In honor of Earth Day, my 2nd and 3rd grade students participated in a "Recycled Art Challenge" where they had 2 class periods and a ton of different "recycled" materials with which to make something. The project could be 2D or 3D, but most went 3D. We saw lots of collaboration and creativity. I already shared a few photos a few weeks ago (see here) but I wanted to share some more photos of the students' art as well as a list of their favorite materials (at the bottom of this post).
Above we have a pop monster and a collaborative Minnie and Mickey Mouse project. The pop monster (my term) was made of a pop can, 6 bottle caps, a bunch of pop tabs, curling ribbon, tissue paper, and cardboard. Mickey and Minnie were made by two friends. One student made each figure but they worked to make their sculptures match. They used paper towel tubes for the bodies and juice can lids (tons were donated) for the heads. The idea came to them after seeing the red and white polka dotted wrapping paper scraps I brought in. The bow was made from tissue paper and Mickey's shorts were made from scrap paper in the collage center.
There were probably 6 students working on the landscape theme. Some worked with partners and a couple worked individually. They used old file folders as a base and tissue paper, ribbon, can lids, and watercolor wells for the flowers and trees. The nest in the tree on the left was made from leftover shredded newspaper from the Bird Nest lesson I taught 4 years ago. Yes, that's a long time to keep shredded paper, but I bet some of you have held on to random supplies longer than that! :)
Here we have a textured collage and an alligator or crocodile, whichever does not show its teeth with a closed mouth. The alligator/crocodile was made from egg cartons, cardboard, tissue paper, and bottle caps.
An art creature and glass of lemonade... The art creature has colored pencil stub legs and watercolor well eyes. The lemonade gets color from tissue paper.
One of my ASD students is kind of obsessed with computers. He was always asking if I had any computer magazines for collages and wanted to spend any time he could get away with talking about computers. I was not surprised when he whipped this laptop out for his project. He used a piece of drawing paper for the base, bubble wrap for the keyboard, and some foam packing sheets for the screen. He used cereal boxes to make the frame and buttons.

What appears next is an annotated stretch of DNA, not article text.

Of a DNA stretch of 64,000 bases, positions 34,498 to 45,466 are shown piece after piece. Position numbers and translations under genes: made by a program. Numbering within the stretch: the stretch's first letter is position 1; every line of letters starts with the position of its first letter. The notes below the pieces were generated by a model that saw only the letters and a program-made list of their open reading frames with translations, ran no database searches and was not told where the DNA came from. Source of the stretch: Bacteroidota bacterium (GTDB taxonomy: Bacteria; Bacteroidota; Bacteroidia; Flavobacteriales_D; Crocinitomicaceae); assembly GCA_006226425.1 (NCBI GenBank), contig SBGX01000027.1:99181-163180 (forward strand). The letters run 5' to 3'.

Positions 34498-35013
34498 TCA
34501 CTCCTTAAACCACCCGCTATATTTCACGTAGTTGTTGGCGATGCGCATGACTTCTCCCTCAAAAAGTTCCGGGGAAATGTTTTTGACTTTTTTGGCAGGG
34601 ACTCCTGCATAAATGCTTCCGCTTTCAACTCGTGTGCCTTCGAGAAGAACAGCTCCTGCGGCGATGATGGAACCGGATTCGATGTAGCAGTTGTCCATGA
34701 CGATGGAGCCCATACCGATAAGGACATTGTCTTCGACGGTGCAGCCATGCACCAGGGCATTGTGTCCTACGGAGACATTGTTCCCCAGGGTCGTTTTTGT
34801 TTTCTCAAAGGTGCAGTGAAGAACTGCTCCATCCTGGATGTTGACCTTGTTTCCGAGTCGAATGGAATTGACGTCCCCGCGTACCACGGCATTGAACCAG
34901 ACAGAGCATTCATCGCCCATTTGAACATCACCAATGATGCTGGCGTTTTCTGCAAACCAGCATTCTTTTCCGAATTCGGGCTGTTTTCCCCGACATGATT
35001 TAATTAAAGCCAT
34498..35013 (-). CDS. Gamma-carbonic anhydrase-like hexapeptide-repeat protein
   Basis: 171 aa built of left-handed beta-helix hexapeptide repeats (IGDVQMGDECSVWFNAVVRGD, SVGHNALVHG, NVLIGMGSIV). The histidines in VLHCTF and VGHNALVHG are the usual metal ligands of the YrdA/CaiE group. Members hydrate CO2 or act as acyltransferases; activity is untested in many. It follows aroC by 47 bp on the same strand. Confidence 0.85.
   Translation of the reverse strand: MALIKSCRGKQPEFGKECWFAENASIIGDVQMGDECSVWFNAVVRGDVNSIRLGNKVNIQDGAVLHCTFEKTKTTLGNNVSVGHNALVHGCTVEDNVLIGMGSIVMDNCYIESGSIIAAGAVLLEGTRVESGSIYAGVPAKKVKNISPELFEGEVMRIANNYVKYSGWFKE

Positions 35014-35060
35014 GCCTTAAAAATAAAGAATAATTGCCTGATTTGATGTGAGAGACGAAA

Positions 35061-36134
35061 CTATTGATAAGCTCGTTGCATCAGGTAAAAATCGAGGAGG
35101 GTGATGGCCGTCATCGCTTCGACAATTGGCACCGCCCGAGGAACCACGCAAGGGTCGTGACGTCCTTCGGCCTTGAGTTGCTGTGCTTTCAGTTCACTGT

Several students wanted to make rooms. The top left shows a folded paper base with magazine cut out pop-ups. The top right is a bathroom. I like the sink the best. He found one of those flattened blue marbles (my elementary school counselor called them dragon tears) for water and used watercolor wells for all the basins after constructing the walls from cardboard.
Here's another room. The student would have added more details if she hadn't run out of time.
I should have taken a photo of this project from another angle. She spent a lot of time wrapping the different parts in tissue paper. The stem is a paper towel tube and the leaf is cut cardboard.
There were lots of "machine" models made. Lots of cars, tanks, cannons, etc. The student who made the above tank figured out how to make it "shoot" marker caps. When he pushes a new cap through, the front cap shoots out!
Here are my students' Top 10 Favorite Materials for the Recycled Art Challenge
- Cardboard tubes (paper towel and toilet paper)
- Egg cartons
- Can lids (with smooth edges, of course)
- Bottle caps
- Pop tabs
- Tissue paper (saved from holidays and birthdays)
- Cardboard (saved from boxes)
- Bubble wrap (saved from shipments)
- Play-doh lids
- Parts from old watercolor trays- the wells and the "ladders"
Another favorite material that was not exactly recycled, but was leftover from some project and donated, was burlap! We had it in blue, green, yellow, and red. It was really fun for them. I wish I would have thought to bring more fabric scraps from home.